OSI hires manager from US for meat plant
Updated: 2014-09-03 07:24
By Wang Zhuoqiong(China Daily)
Move follows scandal at Shanghai facility, which sold expired products
OSI Group LLC has retained a unit of California-based Golden State Foods Corp to manage one of its plants in China as it attempts to recover from a scandal involving sales of expired meat by a facility in Shanghai.
OSI group said in an online statement on Monday that it had reached a management services agreement with KanPak China, a subsidiary of GSF.
Under the single-facility agreement, KanPak will manage OSI's facility in Guangzhou, capital of Guangdong, which produces vegetable and fruit products.
"The move has shown that OSI is seriously making a change," said Ben Cavender, a researcher at China Market Research Group.
Hiring a third party to manage the plant instead of doing that itself means the company wants to make its claim to care about quality "more credible", said Cavender.
"It helps to involve another company in the operations to avoid future problems," he said. But whether a third party will be a problem-solver is questionable, Cavender said.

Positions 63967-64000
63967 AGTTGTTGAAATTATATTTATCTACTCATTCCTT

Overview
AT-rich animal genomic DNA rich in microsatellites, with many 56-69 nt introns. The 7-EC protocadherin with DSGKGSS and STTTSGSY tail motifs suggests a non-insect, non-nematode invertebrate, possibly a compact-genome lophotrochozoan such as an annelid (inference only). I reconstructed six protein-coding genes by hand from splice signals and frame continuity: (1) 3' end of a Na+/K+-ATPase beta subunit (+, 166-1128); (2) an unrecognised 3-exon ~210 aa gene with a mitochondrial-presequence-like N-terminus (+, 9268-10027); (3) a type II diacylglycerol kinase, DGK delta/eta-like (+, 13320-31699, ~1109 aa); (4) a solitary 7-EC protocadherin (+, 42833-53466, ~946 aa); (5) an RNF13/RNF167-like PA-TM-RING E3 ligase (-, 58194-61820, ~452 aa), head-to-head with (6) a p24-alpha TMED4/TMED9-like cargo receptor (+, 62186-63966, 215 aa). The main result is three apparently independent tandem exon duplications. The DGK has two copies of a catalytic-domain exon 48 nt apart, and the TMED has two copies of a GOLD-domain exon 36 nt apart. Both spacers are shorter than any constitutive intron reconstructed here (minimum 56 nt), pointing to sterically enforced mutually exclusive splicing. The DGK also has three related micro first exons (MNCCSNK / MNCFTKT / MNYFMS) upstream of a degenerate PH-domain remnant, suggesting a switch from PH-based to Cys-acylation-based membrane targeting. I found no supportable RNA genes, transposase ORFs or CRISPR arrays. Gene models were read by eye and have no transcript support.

It is a challenge for OSI to rebound from accusations that the company's Shanghai Husi Food Co sold expired meat to fast-food restaurants owned by McDonald's Corp and Yum Brands Inc.
The claims were reported in July by Chinese State media.
The Chinese authorities conducted an investigation into OSI in late July. Prosecutors arrested six Shanghai Husi employees last Friday.
"OSI really hurt itself," said Cavender. "Retailers and restaurants care about their brand images and want no trouble with the government. They don't want to be attached to a company with bad press. It will take a long time for OSI to recover its brand image. It is going to be spending money for a long time."
Many of OSI's customers in the country suspended their relationship with the company as their businesses were hit hard by wary consumers, and many have been short of supplies for weeks.
McDonald's was the most affected, with a three-week shortage of meat at its outlets in the Chinese mainland, Hong Kong and Japan.
As a consequence, results in China, Japan and certain other markets experienced "a significant negative impact", the company has said. The affected markets represent about 10 percent of its global sales, according to McDonald's.
Yum, which has more stores in China than McDonald's, on July 30 warned that the incident had hurt sales badly at its KFC and Pizza Hut restaurants over the previous 10 days.